Assembly News and Updates
Always Being Made New
The Evangelical Lutheran Church in America (ELCA) is committed to supporting a peaceful resolution to the conflict between Israel and Palestine and took measures to ensure that commitment Aug. 17 during the 2013 ELCA Churchwide Assembly here.
The churchwide assembly, the chief legislative authority of the ELCA, met here Aug. 12-17 at the David L. Lawrence Convention Center. The theme for the assembly was “Always being made new.” This year marks the 25th anniversary of this church.
Voting members considered a series of proposals — known as memorials from the ELCA’s 65 synods — throughout the week. With an 812 to 45 vote, voting members approved a memorial designed to continue this church’s awareness-building, accompaniment and advocacy on behalf of peaceful resolutions in the Middle East.
The action commits this church to learning more about the experiences of both Palestinians and Israelis and their mutual fears, aspirations and hopes; work to convey the concerns and perspectives of Israelis and Palestinians that dispel stereotypes and caricatures and promote better understanding; lift up the voices within both communities, especially those of victims of violence, that seek peace with justice through nonviolent responses to the conflict; continue to help alleviate the humanitarian needs; support U.S. funding that promotes peace and cooperation for all parties; and to continue to pray for brothers and sisters in the Middle East and for the Evangelical Lutheran Church in Jordan and the Holy Land.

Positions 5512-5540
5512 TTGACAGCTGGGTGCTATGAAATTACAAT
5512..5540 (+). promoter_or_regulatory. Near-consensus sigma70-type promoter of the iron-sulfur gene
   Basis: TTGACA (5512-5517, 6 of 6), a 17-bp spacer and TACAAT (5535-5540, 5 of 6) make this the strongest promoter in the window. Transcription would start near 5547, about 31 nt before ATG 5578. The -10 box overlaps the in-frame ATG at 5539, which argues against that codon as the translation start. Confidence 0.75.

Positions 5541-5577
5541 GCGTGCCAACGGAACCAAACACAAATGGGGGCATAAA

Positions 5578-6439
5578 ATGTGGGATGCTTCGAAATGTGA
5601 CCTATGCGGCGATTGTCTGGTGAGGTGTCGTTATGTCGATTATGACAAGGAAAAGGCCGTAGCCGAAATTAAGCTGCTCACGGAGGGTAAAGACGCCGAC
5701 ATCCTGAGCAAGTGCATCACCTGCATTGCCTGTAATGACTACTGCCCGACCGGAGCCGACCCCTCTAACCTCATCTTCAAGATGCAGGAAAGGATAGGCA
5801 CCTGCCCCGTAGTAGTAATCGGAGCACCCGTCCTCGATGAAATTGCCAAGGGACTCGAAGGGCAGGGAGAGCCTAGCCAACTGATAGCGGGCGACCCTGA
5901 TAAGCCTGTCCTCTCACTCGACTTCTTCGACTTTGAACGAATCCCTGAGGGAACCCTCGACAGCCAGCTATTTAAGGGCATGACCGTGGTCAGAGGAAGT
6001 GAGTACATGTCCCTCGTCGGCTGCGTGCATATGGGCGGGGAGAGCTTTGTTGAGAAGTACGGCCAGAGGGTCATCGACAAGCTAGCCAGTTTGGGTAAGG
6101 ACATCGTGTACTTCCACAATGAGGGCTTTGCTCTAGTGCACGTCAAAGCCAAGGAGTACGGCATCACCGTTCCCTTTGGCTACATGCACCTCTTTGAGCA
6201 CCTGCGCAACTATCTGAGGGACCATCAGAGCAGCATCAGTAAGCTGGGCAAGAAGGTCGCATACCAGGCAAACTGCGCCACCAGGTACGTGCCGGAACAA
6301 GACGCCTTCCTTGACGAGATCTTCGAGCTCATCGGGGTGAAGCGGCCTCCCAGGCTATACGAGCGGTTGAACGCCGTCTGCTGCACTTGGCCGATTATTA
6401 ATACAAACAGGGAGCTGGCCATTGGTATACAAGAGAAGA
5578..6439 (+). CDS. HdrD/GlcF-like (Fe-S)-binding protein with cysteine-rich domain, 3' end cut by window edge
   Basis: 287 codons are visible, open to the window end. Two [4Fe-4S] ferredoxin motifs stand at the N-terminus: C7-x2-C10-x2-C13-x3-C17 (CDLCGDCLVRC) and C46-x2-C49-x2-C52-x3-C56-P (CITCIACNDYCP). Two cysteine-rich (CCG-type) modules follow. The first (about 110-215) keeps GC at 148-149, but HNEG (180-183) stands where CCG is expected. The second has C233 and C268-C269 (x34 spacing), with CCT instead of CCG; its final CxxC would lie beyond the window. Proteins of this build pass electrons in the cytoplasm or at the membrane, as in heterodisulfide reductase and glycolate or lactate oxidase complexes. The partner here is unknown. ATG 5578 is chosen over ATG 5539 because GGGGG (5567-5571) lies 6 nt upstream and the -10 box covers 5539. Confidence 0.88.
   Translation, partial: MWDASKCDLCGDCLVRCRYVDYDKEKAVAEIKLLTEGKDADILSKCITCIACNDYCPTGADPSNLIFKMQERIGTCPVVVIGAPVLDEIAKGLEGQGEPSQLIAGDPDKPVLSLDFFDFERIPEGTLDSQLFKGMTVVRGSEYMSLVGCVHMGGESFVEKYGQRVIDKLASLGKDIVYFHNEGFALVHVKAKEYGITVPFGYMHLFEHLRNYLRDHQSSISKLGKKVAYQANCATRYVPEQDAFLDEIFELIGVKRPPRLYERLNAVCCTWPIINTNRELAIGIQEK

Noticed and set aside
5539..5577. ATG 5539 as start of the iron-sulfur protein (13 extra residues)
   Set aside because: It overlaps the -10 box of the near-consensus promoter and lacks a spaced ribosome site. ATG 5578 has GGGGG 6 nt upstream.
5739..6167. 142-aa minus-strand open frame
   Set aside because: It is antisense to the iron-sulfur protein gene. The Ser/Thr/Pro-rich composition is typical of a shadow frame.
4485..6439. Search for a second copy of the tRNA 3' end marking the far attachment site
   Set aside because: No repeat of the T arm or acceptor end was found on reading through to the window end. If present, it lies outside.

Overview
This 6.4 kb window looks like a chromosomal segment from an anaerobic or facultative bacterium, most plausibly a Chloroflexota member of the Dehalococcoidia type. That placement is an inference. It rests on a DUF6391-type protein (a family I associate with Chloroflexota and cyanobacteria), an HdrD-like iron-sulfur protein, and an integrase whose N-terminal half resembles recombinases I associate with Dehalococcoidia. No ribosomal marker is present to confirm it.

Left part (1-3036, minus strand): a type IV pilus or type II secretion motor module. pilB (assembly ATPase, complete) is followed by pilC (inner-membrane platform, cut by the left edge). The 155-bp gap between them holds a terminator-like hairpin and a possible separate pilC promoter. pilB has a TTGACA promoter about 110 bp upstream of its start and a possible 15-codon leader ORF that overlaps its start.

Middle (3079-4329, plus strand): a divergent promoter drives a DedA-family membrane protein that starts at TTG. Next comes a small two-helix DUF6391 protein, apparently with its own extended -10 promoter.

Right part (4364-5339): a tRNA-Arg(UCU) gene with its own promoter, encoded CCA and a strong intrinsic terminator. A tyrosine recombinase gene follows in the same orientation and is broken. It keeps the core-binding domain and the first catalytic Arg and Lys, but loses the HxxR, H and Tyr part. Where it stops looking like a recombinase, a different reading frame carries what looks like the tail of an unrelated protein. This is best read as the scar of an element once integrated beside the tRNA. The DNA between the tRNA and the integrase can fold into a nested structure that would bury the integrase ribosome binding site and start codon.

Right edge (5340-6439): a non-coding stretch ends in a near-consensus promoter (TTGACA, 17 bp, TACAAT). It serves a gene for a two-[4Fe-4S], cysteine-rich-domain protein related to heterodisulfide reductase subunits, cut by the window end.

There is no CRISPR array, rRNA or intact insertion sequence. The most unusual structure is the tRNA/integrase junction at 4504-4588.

The action also calls for evaluating possibilities for investing in specific Palestinian economic endeavors and other projects that would promote peace and cooperation between Israelis and Palestinians; and to provide a report with recommendations to the April 2014 meeting of the ELCA Church Council.
During the week, voting members received greetings from the Rev. Munib A. Younan, president of the Lutheran World Federation and bishop of the Evangelical Lutheran Church in Jordan and the Holy Land; Rabbi Steve Gutow, president and CEO, Jewish Council for Public Affairs; and Dr. Tarunjit Singh Butalia, former secretary General, World Sikh Council – American Region.
Prior to the churchwide assembly, ELCA Presiding Bishop Mark S.
Hanson joined 29 other Christian, Jewish and Muslim leaders in a letter to Secretary of State John Kerry welcoming his “announcement on July 19 that agreement has been reached ‘that establishes the basis for resuming direct final status negotiations between the Palestinians and the Israelis.’” The leaders said they “are committed to mobilizing broad public support for active, fair and firm U.S. leadership for peace,” offered their prayers for his efforts and said they are prepared “to activate members of synagogues, churches and mosques across the country to support bold American leadership.
Other memorial topics considered at the 2013 ELCA Churchwide Assembly include: